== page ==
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WHALES AND DOLPHIN WATCHING IN MONSERRAT


Montserrat (UK)
Population: 3,000.
Land area: 102 sq km.
Tourist arrivals by air: 5,076 (-41.6% on prev. yr.)
Tourist arrivals (day): 840 (no cruise ship arrivals).
Total Tourist Expenditures: $5.4 million USD.
Tourism Budget: $96,000 USD.
GDP at factor cost: $35.07 million USD.
1994 figures on whale watching: Nil.
1998 figures on whale watching: Nil.
Whale-watching ports (current or potential): No information.
Land-based viewing sites: No information.
Whale-watching potential: Minimal.
(Figures above are latest figures for 1997, except as noted.)

Since Hurricane Hugo's devastations in 1989, Montserrat has suffered major volcanic eruptions dating to July 1995. The south and central part of the island have been devastated including the capital of Plymouth and other small towns. A large percentage of the population of 12,000 in 1991 have left the island and currently there are 3,000 residents. As of 1997, despite and partly because of the continuing volcanic activity, 5,076 visitors came to the island, a 76.2% decline in arrivals since 1994 when 21,285 came the last stable year for Montserrat (CTO 1997). The tourists were mainly scientists, journalists and curious on-lookers. Tourist facilities are limited to bed and breakfast. The airport is still closed, so access is only by ferry and helicopter, both with daily service from nearby Antigua. In the early 1990s there was one tour boat that regularly made runs along the west coast of the island where, in March and April, humpback whales were sometimes seen in passing. Various dolphin species have also been seen around the island. However, at present there is no prospect for developing cetacean tourism here.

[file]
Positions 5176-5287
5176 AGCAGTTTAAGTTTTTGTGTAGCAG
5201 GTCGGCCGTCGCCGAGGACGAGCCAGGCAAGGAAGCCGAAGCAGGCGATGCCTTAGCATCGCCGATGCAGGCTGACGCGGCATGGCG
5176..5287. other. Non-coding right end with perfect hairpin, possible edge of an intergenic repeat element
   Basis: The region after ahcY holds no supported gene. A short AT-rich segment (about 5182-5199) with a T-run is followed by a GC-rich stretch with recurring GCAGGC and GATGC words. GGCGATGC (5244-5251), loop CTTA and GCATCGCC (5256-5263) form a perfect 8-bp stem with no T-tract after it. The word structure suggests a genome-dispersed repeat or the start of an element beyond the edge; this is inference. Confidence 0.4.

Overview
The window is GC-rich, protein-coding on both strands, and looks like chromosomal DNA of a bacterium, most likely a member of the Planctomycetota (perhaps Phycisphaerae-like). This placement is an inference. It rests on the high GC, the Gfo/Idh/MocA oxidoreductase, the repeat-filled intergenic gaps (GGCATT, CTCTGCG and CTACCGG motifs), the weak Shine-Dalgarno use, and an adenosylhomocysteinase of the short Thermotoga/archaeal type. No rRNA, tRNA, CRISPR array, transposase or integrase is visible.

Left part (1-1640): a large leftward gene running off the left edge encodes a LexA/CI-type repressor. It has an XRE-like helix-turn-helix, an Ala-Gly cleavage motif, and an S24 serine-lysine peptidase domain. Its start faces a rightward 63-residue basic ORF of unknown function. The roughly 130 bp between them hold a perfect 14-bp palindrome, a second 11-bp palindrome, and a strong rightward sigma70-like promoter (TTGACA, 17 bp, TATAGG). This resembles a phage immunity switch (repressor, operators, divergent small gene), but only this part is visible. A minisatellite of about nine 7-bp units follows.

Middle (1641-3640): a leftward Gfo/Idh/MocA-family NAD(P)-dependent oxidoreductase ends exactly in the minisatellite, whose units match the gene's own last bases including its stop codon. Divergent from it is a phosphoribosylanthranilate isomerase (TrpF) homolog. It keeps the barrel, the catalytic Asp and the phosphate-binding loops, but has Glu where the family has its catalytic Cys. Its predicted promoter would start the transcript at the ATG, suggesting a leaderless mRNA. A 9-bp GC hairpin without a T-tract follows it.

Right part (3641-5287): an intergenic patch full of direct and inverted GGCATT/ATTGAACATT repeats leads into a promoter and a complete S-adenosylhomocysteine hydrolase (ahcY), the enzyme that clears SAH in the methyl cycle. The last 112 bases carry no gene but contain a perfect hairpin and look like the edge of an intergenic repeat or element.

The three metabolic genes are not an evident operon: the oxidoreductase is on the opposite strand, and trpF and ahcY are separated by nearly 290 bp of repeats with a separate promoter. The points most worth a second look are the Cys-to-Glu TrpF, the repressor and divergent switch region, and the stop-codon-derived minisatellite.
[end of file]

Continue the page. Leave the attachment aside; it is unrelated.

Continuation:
Acknowledgments: Jane Atkinson, CTO 1997.


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